The highly polymorphic multigene nature of MHC causes some technical difficulties when trying to simultaneously detect all alleles, particularly those that are rare in the target population. Cloning and Sanger sequencing have associated PCR-based errors and PCR amplification biases [810], making accurate amplification a laborious and costly process. Next generation sequencing technologies have, to some extent, facilitated population level studies of MHC, although those new techniques tend to overestimate allelic diversity [11, 12]. Overcoming those challenges allows the use of MHC as a powerful tool to study biodiversity [13, 14], disease dynamics [15], evolutionary processes [16, 17], and even to estimate the number of founders of a population [18].

Cichlid fish are excellent model systems to study evolutionary processes since they demonstrate some of the most extreme examples of explosive adaptive radiations (e.g. [1922]). They are some of the most species-rich families of freshwater fishes worldwide, and their hotspots of diversification are the great lakes of East Africa. They are also present in Central and South America [23, 24]. Particularly, the Neotropical Midas cichlid species complex (Amphilophus spp.) is a valuable model system for the study of recent speciation [2527]. This group not only comprises one of the most compelling examples of sympatric speciation [28], but also recent independent colonization events and in situ rapid diversification [29], which makes it an excellent natural experiment of adaptation and incipient speciation [25].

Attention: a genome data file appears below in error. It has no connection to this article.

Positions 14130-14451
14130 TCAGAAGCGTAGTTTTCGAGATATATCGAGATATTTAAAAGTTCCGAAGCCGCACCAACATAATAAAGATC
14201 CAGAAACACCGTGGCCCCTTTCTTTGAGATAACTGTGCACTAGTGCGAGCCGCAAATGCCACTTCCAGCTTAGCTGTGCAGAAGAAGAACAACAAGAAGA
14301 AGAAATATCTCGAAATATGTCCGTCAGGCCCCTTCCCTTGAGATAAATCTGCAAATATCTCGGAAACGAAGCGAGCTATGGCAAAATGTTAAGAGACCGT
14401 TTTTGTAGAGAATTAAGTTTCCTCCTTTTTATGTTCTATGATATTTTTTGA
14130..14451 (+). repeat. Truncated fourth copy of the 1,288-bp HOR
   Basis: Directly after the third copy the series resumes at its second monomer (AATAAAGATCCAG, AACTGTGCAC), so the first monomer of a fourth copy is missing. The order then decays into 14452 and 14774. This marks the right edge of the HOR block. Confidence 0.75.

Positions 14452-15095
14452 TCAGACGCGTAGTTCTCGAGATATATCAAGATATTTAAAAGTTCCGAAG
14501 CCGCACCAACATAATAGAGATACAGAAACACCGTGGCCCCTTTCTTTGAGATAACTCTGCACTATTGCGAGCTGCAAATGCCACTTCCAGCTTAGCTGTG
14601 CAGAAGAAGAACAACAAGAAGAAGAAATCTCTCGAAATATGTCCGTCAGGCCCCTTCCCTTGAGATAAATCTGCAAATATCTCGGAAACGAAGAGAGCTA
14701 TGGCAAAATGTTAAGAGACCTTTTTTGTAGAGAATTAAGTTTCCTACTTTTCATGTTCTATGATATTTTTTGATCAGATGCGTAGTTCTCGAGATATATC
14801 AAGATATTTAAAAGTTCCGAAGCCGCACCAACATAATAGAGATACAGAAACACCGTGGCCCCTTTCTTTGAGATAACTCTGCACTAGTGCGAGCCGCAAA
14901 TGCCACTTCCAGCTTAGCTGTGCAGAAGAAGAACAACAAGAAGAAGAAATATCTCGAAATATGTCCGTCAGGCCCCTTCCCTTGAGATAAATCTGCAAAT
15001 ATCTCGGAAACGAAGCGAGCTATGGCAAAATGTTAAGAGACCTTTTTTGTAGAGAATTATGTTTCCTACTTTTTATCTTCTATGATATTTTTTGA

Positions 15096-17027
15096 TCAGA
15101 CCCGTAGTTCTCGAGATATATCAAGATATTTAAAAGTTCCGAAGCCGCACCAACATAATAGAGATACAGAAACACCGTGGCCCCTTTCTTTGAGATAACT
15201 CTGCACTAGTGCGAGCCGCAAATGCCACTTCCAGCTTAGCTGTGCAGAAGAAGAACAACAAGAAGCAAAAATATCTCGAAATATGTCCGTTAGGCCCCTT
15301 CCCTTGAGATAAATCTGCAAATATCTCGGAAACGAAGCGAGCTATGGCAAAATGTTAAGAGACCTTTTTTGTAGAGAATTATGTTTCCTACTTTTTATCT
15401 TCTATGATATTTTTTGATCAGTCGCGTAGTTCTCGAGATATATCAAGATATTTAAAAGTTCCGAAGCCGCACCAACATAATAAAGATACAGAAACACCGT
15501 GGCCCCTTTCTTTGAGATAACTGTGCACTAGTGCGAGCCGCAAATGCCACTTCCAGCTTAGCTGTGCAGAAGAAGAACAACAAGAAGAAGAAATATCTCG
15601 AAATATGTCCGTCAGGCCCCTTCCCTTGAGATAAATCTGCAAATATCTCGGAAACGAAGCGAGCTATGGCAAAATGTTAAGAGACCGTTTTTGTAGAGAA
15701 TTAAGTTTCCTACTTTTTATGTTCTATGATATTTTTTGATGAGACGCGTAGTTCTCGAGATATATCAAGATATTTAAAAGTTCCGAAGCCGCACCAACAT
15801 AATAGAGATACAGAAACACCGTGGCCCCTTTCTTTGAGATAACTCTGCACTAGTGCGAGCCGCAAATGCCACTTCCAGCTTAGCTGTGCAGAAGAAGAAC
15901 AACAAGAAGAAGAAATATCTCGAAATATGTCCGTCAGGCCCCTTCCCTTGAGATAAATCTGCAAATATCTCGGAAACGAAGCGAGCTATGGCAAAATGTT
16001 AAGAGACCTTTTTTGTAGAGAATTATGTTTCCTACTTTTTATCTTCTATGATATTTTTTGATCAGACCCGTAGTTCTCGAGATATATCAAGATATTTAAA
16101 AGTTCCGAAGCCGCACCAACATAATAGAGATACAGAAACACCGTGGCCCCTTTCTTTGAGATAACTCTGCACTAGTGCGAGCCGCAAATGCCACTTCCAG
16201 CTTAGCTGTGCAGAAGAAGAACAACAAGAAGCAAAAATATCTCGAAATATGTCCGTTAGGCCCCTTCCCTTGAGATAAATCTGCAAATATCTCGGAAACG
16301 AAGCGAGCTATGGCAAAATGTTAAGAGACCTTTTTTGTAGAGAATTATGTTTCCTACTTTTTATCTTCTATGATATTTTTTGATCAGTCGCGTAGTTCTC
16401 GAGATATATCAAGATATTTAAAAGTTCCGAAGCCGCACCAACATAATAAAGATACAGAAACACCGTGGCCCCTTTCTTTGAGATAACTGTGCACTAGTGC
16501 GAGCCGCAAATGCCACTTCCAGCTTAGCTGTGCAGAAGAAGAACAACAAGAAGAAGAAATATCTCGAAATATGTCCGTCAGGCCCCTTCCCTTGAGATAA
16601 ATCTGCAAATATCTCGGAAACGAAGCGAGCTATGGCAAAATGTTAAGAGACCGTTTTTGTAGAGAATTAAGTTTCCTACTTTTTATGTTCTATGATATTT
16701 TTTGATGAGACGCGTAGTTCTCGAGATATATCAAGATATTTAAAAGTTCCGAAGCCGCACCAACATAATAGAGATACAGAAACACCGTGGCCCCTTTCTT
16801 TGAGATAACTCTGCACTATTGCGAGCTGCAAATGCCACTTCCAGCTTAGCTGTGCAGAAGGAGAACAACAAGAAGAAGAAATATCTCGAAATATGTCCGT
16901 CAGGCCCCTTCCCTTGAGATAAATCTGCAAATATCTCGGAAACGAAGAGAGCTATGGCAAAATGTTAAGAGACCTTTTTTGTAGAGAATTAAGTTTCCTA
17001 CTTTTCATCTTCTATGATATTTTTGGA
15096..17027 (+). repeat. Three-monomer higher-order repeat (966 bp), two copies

Many studies have attributed cichlid’s rapid speciation events to various factors, including phenotypic plasticity [30], reproductive behavior and local adaptation [31, 32], and even genomic processes [3335]. It has been suggested that the mechanism of adaptive speciation in general, and in sympatry in particular, may result from a pleiotropic role of the MHC in co-evolutionary dynamics of local host-parasites and odor-mediated mate choice ultimately leading to reproductive isolation [14, 36, 37]. Here, we characterized the β chain of the MHC class II in the Neotropical Midas cichlid species complex to establish the baseline for evaluating the role of parasites and immune system in sympatric speciation.

A striking characteristic of MHC polymorphism is the occurrence of similar alleles in related species, known as trans-species polymorphism (TSP) [38]. This similarity might have arisen by convergence [39, 40], although a more commonly accepted idea is that this polymorphism is maintained, mostly by balancing selection, beyond the species formation [41]. This polymorphism transmitted through several speciation phases can be a useful tool to study speciation itself [41]. TSP has been found to occur across related species of reptiles [42], mammals [43], amphibians [44], birds [45, 46], and fish [47]. In this study we also characterize events of TSP.

There is some knowledge about MHC diversity patterns of cichlid fish [37, 4851], but this comes exclusively from African species. Some studies have focused on the diversity of MHC class I in cichlids from Lake Victoria, finding many common alleles across species [52]. Other studies have found high diversity of MHC class IIB alleles in different species of Lake Malawi cichlids [48, 53]. A population genetic analysis on MHC class IIB of Lake Malawi cichlids even suggested that adaptive divergence at this locus could be linked to speciation in cichlids [36].